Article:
Even if DuPont and Chemours are being honest with regulators about their use of PFOA, we should be alarmed at its continued presence in discharges as legacy contamination, because it underscores how merely ending the use of a toxic substance like PFOA will not make the contamination disappear. History shows that even decades after being banned, some chemicals’ ongoing impact continues to be deeply harmful to health and the environment.
The ongoing cleanup of another group of forever chemicals, polychlorinated biphenyls, or PCBs, underscores the gravity and longevity of the PFAS problem.
PCBs were manufactured by Monsanto beginning in 1929 and are linked to various health harms, including cancer, reproductive harms and immune effects. They were widely used for a myriad of industrial purposes, until they were banned as a class by Congress, in 1976.
But 44 years later, PCBs remain prevalent in the environment. Just this summer, Bayer, which acquired Monsanto in 2018, agreed to pay $650 million to 2,500 cities, counties and ports to clean up PCB contamination. And there may be still more contamination: A 2015 study found that PCBs could be leaching from building materials in nearly 26,000 schools.
The challenge of cleaning up PCBs pales in comparison to the coming PFAS crisis. The EPA has identified just over 200 PCBs, and there are far more PFAS chemicals. The EPA’s most recent update of its CompTox database identified more than 9,000 different compounds related to PFAS. The EPA has reported that at least 600 PFAS are being used in commerce. A recent study identified over 200 categories of use for more than 1,400 individual PFAS chemicals.
And unlike PCBs, which were banned and subject to cleanup regulations, PFAS remain largely unregulated. Manufacturers have agreed to phaseouts of only a handful. And some companies that are not subject to those agreements have admitted they still use PFOA.
Even if the ongoing discharges in Ohio and West Virginia can be attributed to legacy discharges, that’s little comfort. It underscores how even if industry stops using PFOA or other PFAS chemicals, they will be with us for a long time – and that as we try to get rid of the PFOA in the environment, it’s being replaced with newer kinds of PFAS that are less studied and, research shows, potentially as dangerous, with many of the same toxicity concerns as old PFAS chemicals.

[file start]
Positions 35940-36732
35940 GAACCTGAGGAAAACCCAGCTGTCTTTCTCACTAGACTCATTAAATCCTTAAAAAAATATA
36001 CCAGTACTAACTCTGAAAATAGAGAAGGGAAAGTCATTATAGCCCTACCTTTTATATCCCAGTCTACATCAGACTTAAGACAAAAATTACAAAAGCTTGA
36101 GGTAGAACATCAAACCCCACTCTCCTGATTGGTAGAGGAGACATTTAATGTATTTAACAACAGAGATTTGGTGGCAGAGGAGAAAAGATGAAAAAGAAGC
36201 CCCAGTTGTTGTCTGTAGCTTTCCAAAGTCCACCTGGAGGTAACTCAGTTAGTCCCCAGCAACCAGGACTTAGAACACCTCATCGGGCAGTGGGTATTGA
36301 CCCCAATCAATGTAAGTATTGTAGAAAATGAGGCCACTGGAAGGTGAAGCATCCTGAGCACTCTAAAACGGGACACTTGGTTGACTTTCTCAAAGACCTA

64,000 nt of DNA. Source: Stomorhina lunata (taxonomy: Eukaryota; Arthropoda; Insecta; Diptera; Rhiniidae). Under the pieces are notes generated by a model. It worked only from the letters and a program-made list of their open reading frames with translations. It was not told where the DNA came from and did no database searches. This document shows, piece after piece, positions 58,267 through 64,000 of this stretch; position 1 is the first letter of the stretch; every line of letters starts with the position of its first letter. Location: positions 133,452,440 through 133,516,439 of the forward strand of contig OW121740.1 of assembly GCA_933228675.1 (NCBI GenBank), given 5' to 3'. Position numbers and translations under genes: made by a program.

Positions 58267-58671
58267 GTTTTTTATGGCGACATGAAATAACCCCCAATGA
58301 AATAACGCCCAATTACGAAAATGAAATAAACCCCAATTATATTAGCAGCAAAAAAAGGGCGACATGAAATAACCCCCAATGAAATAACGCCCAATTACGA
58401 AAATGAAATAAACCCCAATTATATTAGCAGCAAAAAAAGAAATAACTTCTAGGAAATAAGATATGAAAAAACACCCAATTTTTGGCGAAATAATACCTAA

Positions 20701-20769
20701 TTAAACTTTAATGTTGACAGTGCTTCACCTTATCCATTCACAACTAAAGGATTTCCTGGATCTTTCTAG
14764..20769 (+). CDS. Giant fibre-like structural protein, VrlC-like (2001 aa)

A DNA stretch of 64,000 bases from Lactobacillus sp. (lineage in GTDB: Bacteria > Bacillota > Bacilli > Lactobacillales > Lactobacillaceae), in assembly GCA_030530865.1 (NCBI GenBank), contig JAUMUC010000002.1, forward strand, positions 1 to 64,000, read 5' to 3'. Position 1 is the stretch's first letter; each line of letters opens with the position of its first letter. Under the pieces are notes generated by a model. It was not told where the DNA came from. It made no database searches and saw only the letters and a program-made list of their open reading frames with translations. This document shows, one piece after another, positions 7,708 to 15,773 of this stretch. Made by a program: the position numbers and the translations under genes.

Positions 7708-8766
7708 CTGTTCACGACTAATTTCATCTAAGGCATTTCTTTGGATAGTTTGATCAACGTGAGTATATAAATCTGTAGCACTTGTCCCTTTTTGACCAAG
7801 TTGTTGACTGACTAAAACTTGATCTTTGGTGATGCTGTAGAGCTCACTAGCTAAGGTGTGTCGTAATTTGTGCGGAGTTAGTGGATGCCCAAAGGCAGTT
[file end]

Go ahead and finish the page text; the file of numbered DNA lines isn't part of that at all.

For example, regulators in New Jersey have found that the manufacturer Solvay has replaced PFNA, a PFAS chemical it phased out in 2010, with a new PFAS chemical that is toxic to the liver at potentially even lower doses than PFNA or PFOA. As reported last year by Sharon Lerner of The Intercept, the EPA has allowed more than 40 new PFAS chemicals on the market reported to pose “substantial risk.”
Congress must take decisive action to address the PFAS problem, including:
- Designating PFAS hazardous substances under our Superfund law
- Setting health-protective limits on PFAS in drinking water
- Limiting discharges of PFAS into the air and water
- Placing a moratorium on the introduction of new PFAS chemicals
- Banning non-essential uses of PFAS
- Funding cleanup and drinking water treatment
DuPont and Chemours must respond quickly to Rouda’s inquiry and account for their ongoing discharges of PFOA. If they have misled the public about ongoing use of this toxic chemical, they should be held accountable. Without aggressive action, PFAS chemicals will continue polluting people and the planet for centuries to come.